By Charles Bernsen
More than 150 people were on hand on Jan. 29 to honor Patti and David Steine Jr. for their lifelong commitment to the Jewish people and to help kick off the 2017 annual campaign of the Jewish Federation of Nashville and Middle Tennessee.
Following personal tributes from Vanderbilt Chancellor Nicholas Zeppos and the Steines’ daughter, Mara Steine, Federation President Lisa Perlen recounted the couple’s long involvement in leadership positions with many of Jewish Nashville’s most important institutions – from the Federation and the Gordon Jewish Community Center to Akiva School, Hillel and BBYO to Congregation Sherith Israel to The Temple. She then presented them with the 2017 President’s Award, the Federation’s highest honor.
“Your grace, your humility and your extraordinary compassion are the greatest gifts you continue to bestow upon all of us,” Perlen said.
The presentation took place at the GJCC during the annual President’s Award Dinner hosted by the Bonim Society, which includes individuals and couples who have made a gift of $1,000 or more to the annual campaign. The event was open to the entire community.
Aside from kicking off the public portion of the 2017 annual campaign, the dinner marked the beginning of a month-long educational campaign called 30 Days of Doing Good in which the Federation aims to inspire community members not only to contribute to the annual campaign but also to learn about and become involved in community activities and causes.
The Pargh Auditorium was decorated with banners with the catchphrase “Donate. Do Good. Explore our Impact” as well as posters with testimonials from individuals whose lives have been enriched by any of the programs, services and institutions the Federation sponsors or helps fund. A number of those individuals also spoke in a video presentation about the Federation’s impact.
In remarks kicking off the evening, Dr. Frank Boehm, chair of the 2017 annual campaign, said this year’s ambitious goal of $2.7 million – a 10 percent increase over the 2016 total – is aimed at addressing needs identified in the recent demographic study funded by the Federation, including the fact that about 11 percent of the local Jewish population has troubling paying for basic needs like food, housing or medication.
Reminding those in attendance that the Jewish people, though small in number, have built a remarkable history of achievement through their commitment to learning, ethical behavior and each other, Boehm said, “Likewise, we Nashville and Middle Tennessee Jews may be small in number, yet our 4,700 households containing 8,000 Jews speak forcefully, act boldly and commit ourselves to what is good and holy in life. We stand together as one community and one people.”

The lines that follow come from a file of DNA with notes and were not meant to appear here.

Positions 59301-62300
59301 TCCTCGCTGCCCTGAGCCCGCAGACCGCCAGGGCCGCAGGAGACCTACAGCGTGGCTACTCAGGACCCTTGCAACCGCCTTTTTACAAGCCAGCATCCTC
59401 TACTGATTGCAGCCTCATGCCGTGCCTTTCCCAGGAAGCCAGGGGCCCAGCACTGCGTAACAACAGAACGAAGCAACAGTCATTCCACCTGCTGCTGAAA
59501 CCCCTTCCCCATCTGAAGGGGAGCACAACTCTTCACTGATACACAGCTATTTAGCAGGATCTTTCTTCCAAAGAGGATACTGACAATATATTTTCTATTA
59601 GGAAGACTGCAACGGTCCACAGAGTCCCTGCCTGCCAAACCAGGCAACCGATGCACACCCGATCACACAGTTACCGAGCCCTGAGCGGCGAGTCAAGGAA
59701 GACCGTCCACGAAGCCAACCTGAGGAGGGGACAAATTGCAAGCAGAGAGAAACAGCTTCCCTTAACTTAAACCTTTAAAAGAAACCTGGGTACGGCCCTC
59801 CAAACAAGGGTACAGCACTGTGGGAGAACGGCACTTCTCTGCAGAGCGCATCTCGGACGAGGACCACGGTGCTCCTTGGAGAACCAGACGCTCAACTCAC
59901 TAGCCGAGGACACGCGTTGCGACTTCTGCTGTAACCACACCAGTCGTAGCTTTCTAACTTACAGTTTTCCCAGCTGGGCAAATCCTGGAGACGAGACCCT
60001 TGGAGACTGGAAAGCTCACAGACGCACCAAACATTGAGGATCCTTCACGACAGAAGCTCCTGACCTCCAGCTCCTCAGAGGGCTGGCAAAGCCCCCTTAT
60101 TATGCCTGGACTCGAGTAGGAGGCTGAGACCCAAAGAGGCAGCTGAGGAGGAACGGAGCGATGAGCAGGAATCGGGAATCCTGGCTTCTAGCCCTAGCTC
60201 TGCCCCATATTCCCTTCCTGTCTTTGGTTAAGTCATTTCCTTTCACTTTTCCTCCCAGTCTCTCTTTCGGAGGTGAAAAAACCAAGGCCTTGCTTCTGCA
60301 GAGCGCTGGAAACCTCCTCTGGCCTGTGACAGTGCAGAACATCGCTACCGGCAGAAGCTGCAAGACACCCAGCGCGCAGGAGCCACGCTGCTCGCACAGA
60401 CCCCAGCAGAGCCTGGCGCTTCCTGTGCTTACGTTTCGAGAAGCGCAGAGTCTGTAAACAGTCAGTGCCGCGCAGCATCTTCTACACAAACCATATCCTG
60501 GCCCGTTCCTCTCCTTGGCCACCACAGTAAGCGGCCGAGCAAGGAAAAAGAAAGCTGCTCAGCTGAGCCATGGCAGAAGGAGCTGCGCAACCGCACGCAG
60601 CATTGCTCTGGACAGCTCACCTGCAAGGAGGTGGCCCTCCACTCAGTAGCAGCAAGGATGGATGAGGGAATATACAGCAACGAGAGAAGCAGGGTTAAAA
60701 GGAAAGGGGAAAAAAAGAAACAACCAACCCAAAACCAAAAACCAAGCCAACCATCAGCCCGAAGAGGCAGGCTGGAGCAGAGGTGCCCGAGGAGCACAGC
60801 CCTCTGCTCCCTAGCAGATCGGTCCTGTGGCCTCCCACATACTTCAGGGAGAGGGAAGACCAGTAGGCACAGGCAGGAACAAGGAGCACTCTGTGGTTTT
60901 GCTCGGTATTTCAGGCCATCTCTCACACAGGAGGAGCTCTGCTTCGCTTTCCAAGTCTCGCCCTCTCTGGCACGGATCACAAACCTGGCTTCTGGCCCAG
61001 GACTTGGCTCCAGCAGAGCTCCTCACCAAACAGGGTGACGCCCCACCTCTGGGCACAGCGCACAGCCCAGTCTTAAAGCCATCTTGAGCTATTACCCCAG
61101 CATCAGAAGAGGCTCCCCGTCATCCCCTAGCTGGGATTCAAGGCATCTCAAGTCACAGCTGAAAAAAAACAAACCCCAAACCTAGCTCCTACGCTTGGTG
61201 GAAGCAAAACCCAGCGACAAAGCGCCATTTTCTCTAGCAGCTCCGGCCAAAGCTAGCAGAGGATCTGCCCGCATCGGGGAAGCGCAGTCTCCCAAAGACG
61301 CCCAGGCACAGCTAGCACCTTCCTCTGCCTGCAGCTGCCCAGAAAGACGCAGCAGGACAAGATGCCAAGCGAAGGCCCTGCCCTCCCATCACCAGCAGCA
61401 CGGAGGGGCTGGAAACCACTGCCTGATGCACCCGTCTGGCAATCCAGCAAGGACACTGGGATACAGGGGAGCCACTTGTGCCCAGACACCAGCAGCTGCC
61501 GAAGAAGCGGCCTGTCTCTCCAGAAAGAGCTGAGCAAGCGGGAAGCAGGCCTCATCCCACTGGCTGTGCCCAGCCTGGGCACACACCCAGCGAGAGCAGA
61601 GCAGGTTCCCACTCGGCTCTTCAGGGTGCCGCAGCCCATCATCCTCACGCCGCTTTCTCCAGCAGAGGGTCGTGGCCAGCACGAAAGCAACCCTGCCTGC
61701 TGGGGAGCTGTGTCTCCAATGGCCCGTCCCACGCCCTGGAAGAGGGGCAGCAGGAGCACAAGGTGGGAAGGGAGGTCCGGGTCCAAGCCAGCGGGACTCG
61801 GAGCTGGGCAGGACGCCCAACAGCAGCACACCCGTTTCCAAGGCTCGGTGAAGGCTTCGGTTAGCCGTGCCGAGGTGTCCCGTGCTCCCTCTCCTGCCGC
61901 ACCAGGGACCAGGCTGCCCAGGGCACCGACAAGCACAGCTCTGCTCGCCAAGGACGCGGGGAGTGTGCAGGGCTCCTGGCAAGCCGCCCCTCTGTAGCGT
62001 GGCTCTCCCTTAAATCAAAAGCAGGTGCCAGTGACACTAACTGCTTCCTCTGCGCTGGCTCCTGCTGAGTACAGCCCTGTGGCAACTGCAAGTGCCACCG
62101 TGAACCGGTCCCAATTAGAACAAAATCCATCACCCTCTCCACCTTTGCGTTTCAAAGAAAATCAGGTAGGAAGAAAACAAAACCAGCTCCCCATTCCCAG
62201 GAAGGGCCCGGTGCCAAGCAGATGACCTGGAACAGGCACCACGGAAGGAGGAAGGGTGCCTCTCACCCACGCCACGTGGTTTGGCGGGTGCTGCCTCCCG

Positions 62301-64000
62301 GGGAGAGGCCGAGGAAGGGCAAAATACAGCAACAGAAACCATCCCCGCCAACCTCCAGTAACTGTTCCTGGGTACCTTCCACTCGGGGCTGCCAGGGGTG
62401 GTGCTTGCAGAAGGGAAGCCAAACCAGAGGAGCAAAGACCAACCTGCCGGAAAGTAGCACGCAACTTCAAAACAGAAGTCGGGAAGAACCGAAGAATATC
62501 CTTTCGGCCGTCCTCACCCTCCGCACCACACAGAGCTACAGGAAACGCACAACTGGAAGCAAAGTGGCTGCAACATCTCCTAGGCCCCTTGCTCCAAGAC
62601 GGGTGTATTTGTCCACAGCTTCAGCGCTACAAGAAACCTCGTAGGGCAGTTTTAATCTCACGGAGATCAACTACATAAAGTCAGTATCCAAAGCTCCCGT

In accepting the President’s Award, Patti Steine recalled how involvement in Jewish communal affairs after her marriage to David 28 years ago provided an opportunity to become familiar with her new community.
“From the very early chavurah we were members of, to the Temple Preschool, Temple Sisterhood Board, NCJW, Federation, Akiva School, and the Jewish Community Center, I came to know so many wonderful people with varied Jewish backgrounds and practices,” she said. “I have gained much satisfaction through my involvement and appreciated the welcoming and inclusive nature of the people I have worked with.”
For his part, David Steine, a native of Nashville, said the involvement of his parents, the late Peggy and David Steine, in civic and philanthropic affairs instilled in him and his siblings the importance of giving back to both the Jewish community and the larger Nashville community. He also paid tribute to other communal leaders who had inspired and counseled him, in particular Sandy Averbuch, the first recipient of the President’s Award in 2012, who died last fall year.
“Sandy taught me and many others that communal decisions and discussions must take place within the context of our Jewish values, even if the results of those decisions cost us more time and money,” he said.
Steine also recalled how his Jewish volunteerism began with a simple request by Annette Levy to help set up and run the annual Jewish book fair at the old JCC on West End Avenue.
“She did not ask me if I were ready to begin a 40-year commitment to the Jewish community. If she had, I probably would have said no,” Steine said. “In a similar way, we must learn to engage many more Jews in our community – 25-year olds and 65-year olds, men and women, who are willing to help in ways suited to their unique talents and interests. Whether it is for an hour, a day or a year.” •